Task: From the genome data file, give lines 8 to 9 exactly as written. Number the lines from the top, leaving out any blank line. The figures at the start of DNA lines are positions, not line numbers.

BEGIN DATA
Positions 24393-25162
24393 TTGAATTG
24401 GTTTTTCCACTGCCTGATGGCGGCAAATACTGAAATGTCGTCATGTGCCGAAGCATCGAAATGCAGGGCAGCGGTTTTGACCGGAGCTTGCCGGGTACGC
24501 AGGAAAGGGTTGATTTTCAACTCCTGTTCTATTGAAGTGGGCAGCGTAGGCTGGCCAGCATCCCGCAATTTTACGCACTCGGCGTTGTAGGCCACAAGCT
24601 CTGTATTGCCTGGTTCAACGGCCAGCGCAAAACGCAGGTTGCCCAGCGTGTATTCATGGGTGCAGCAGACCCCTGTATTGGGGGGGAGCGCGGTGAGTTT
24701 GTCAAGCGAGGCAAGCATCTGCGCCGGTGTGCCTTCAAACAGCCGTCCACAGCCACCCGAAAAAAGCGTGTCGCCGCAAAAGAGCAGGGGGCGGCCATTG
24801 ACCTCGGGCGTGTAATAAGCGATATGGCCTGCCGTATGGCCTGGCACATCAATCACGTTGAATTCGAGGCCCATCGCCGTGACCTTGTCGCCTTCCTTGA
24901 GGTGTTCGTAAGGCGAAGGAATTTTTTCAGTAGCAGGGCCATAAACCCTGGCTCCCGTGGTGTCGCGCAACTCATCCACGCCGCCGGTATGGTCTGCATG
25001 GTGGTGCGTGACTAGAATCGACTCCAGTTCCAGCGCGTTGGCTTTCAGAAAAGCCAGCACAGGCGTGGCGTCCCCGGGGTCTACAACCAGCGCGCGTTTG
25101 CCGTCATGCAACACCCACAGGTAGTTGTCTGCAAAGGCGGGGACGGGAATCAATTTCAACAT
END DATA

24901 GGTGTTCGTAAGGCGAAGGAATTTTTTCAGTAGCAGGGCCATAAACCCTGGCTCCCGTGGTGTCGCGCAACTCATCCACGCCGCCGGTATGGTCTGCATG
25001 GTGGTGCGTGACTAGAATCGACTCCAGTTCCAGCGCGTTGGCTTTCAGAAAAGCCAGCACAGGCGTGGCGTCCCCGGGGTCTACAACCAGCGCGCGTTTG